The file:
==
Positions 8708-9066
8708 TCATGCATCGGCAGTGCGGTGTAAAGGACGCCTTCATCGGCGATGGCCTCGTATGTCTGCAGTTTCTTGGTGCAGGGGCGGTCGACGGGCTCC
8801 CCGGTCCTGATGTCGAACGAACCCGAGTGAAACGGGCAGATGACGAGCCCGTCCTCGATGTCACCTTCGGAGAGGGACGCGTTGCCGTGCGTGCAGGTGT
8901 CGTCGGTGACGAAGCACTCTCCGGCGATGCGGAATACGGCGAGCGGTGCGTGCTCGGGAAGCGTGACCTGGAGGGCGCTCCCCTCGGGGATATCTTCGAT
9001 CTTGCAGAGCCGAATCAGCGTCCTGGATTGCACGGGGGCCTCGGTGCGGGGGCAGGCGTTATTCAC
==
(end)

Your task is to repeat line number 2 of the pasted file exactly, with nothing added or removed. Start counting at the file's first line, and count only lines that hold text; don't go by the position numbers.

8708 TCATGCATCGGCAGTGCGGTGTAAAGGACGCCTTCATCGGCGATGGCCTCGTATGTCTGCAGTTTCTTGGTGCAGGGGCGGTCGACGGGCTCC